The World Health Assembly (WHA) recently adopted its first-ever resolution on drowning prevention, noting that over 2.5 million people have drowned in the last decade. Children aged 1 to 9 experience the highest drowning rates.
This tragedy came very close to hitting the Weitzman family in 2016 when they were with their little boys in the shallow end of a country club pool in Tel Aviv.
“I was holding the baby and my older son was standing behind us, touching my shoulder, when all of a sudden he fell backwards into the pool and was squirming on the bottom,” Sam Weitzman recalls. “We got him out safely, but that really shook us up.”
Weitzman was working in finance at the time, and he was aware of new deep-learning artificial intelligence (AI) technologies being used for security detection. He thought this could be applied to pool safety, too.
“I wanted to design a solution suitable for every pool and affordable for every pool owner, because drowning is a top killer of kids and it’s just horrendous,” he tells ISRAEL21c.
In the United States, drowning is the No. 1 cause of death for 1- to 4-year-olds — approximately 4,000 fatal and 8,000 non-fatal unintentional drownings a year, according to CDC statistics. An estimated 5,000 pets drown in backyard swimming pools each year as well.
Using vision-based analytics and cloud-native AI, PoolScout detects and distinguishes toddlers (up to four years old) from other people, pets and objects in and around the pool. The system sounds an alert via smartphone app and an alarm unit when it identifies specific unsafe scenarios such as an unattended toddler in the pool area.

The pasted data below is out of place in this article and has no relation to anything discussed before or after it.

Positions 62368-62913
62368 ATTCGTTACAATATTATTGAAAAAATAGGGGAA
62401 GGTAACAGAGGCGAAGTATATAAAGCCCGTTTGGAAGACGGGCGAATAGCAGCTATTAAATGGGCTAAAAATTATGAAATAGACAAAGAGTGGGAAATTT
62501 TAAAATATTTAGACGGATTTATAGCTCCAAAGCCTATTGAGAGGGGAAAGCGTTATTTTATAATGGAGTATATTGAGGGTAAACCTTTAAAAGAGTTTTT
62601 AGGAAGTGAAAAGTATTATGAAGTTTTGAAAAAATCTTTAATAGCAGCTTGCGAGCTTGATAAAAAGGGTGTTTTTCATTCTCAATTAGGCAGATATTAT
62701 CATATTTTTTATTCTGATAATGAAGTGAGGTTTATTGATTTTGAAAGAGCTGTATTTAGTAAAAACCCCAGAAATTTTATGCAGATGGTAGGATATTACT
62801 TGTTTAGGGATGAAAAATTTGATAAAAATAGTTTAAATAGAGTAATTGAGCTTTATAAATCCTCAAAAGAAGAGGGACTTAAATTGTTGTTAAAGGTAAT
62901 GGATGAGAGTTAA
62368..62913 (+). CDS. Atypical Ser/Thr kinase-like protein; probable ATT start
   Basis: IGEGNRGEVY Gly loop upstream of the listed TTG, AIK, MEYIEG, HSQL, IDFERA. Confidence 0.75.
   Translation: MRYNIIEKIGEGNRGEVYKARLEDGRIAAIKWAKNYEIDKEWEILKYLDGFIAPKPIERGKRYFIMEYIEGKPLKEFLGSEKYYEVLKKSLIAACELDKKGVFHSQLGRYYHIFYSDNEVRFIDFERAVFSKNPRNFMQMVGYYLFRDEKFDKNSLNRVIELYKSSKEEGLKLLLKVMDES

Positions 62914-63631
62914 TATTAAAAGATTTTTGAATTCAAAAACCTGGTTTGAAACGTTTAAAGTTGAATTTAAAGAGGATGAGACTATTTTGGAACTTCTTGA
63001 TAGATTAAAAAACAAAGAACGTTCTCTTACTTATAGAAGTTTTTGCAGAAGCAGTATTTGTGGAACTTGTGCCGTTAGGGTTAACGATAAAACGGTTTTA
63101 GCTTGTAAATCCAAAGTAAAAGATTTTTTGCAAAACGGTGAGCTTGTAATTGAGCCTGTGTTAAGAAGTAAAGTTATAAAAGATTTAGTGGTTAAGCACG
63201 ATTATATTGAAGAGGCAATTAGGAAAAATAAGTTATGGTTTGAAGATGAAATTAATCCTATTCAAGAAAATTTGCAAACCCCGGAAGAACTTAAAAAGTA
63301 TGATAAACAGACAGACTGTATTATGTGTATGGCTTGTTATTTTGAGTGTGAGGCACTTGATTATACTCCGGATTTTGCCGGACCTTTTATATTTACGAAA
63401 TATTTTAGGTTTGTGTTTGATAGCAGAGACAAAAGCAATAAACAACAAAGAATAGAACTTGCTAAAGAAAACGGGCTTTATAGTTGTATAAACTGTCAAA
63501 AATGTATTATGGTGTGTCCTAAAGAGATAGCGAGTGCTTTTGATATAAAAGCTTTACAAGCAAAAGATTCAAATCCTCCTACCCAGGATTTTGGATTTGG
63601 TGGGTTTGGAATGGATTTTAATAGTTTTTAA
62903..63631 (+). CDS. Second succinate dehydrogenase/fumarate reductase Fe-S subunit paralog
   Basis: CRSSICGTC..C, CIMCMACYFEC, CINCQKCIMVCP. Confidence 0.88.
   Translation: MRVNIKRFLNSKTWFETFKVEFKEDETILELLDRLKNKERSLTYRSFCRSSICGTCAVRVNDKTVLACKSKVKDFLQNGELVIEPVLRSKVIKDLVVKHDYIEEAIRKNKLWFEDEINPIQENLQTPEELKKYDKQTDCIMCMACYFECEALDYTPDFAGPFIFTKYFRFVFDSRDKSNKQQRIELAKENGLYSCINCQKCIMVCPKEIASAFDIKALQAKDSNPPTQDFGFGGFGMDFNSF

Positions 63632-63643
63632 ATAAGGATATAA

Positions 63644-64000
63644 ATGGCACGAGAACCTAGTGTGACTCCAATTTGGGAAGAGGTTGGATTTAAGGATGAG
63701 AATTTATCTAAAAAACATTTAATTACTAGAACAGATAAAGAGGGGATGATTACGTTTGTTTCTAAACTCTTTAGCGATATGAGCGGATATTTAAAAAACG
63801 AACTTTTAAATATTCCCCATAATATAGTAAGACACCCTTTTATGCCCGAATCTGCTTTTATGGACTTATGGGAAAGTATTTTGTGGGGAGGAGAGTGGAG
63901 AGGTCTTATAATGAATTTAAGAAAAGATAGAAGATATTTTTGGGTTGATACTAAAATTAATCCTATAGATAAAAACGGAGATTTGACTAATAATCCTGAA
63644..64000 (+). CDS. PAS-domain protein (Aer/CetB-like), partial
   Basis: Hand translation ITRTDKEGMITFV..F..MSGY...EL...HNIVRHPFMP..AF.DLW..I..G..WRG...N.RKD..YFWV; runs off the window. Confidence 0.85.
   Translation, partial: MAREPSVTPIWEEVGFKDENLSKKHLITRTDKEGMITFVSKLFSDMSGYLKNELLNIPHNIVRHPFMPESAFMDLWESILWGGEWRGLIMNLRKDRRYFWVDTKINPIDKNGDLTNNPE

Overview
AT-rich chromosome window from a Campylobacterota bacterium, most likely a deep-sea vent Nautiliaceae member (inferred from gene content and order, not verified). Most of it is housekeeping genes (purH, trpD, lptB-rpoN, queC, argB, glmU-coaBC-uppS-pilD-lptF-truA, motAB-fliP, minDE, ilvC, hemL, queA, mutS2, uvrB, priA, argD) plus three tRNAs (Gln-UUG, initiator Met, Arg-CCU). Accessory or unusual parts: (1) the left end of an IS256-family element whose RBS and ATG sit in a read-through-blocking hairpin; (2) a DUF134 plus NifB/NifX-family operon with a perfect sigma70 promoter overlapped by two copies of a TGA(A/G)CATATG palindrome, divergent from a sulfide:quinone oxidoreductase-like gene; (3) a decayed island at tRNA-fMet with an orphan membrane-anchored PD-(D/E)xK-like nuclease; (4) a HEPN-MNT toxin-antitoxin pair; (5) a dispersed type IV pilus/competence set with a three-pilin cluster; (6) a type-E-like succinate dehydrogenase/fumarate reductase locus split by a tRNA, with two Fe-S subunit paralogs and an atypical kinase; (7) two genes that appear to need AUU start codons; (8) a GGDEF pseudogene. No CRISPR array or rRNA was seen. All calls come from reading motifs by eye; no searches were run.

Based in the cloud
“We knew that PoolScout had to be cloud-based to be affordable and it was challenging to do real-time computer vision in the cloud,” Weitzman explains.
“Once we had the initial scope of how it would look, I started talking to US manufacturers of swimming pool equipment and we signed a strategic partnership with one for full development of the product. Through that partnership, we brought the product to market.”
The wireless version was developed with the understanding that “to get this into as many homes as possible, we needed a Wi-Fi camera,” Weitzman says.
PoolScout Wifi can detect pets as well, sending notifications if a dog or a cat enters the pool area, and alerts if they enter the water.
Prices for PoolScout, which has won several awards, start at about $300 with the option to include a subscription for advanced features.
At the core of PoolScout is Deep Innovations’ proprietary ScoutX computer vision platform that is also being deployed in other verticals that Deep Innovations is moving into, says Weitzman.
Although the R&D is based in Tel Aviv, Deep Innovations was registered in the UK, where Weitzman was raised. The idea back then in 2017 was to facilitate distribution to Gulf States, which didn’t have diplomatic relations with Israel until the Abraham Accords were signed in 2020. The company is now expanding its US team.
PoolScout Pro (a professionally installed wired camera and alarm kit released in September 2022) and PoolScout Wi-Fi (a new version containing an easy-to-install Wi-Fi camera and wireless alarm unit) are available at Deep Innovations’ website; from Amazon; and through some home security and pool distributors in the United States, Gulf states and soon in Australia and Israel.
Israel is where the world’s first residential pool safety solution was invented — Mylo, an AI “virtual lifeguard” from Coral Smart Pool.
Mylo (about $1,500) uses above-water and underwater computer vision and movement analysis to alert when someone enters the pool or is in danger of drowning.